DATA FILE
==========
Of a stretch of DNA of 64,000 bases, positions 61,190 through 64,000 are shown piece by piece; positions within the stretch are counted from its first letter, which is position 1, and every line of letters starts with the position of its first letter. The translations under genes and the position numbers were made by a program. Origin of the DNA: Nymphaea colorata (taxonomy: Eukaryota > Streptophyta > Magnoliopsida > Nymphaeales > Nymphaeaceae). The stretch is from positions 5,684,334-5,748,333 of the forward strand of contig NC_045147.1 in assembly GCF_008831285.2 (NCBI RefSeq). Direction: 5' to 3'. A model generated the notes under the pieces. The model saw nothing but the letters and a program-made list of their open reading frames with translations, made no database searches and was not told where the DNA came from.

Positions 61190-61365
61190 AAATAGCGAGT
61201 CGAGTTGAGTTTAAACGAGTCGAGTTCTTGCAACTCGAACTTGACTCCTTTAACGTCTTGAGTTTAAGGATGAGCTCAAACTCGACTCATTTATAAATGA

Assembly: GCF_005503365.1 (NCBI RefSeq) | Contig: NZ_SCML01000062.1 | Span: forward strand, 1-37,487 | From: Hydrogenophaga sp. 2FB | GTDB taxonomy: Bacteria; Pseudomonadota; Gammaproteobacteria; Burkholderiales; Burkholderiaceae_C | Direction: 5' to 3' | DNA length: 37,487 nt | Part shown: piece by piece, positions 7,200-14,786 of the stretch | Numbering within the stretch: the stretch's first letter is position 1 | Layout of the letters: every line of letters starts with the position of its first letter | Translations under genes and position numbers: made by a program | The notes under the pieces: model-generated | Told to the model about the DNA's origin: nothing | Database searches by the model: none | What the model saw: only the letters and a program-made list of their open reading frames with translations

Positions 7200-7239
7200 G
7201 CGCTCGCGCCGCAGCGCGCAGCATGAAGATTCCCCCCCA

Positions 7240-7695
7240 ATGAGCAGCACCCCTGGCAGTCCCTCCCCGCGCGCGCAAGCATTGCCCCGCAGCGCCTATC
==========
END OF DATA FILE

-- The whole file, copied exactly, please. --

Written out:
Of a stretch of DNA of 64,000 bases, positions 61,190 through 64,000 are shown piece by piece; positions within the stretch are counted from its first letter, which is position 1, and every line of letters starts with the position of its first letter. The translations under genes and the position numbers were made by a program. Origin of the DNA: Nymphaea colorata (taxonomy: Eukaryota > Streptophyta > Magnoliopsida > Nymphaeales > Nymphaeaceae). The stretch is from positions 5,684,334-5,748,333 of the forward strand of contig NC_045147.1 in assembly GCF_008831285.2 (NCBI RefSeq). Direction: 5' to 3'. A model generated the notes under the pieces. The model saw nothing but the letters and a program-made list of their open reading frames with translations, made no database searches and was not told where the DNA came from.

Positions 61190-61365
61190 AAATAGCGAGT
61201 CGAGTTGAGTTTAAACGAGTCGAGTTCTTGCAACTCGAACTTGACTCCTTTAACGTCTTGAGTTTAAGGATGAGCTCAAACTCGACTCATTTATAAATGA

Assembly: GCF_005503365.1 (NCBI RefSeq) | Contig: NZ_SCML01000062.1 | Span: forward strand, 1-37,487 | From: Hydrogenophaga sp. 2FB | GTDB taxonomy: Bacteria; Pseudomonadota; Gammaproteobacteria; Burkholderiales; Burkholderiaceae_C | Direction: 5' to 3' | DNA length: 37,487 nt | Part shown: piece by piece, positions 7,200-14,786 of the stretch | Numbering within the stretch: the stretch's first letter is position 1 | Layout of the letters: every line of letters starts with the position of its first letter | Translations under genes and position numbers: made by a program | The notes under the pieces: model-generated | Told to the model about the DNA's origin: nothing | Database searches by the model: none | What the model saw: only the letters and a program-made list of their open reading frames with translations

Positions 7200-7239
7200 G
7201 CGCTCGCGCCGCAGCGCGCAGCATGAAGATTCCCCCCCA

Positions 7240-7695
7240 ATGAGCAGCACCCCTGGCAGTCCCTCCCCGCGCGCGCAAGCATTGCCCCGCAGCGCCTATC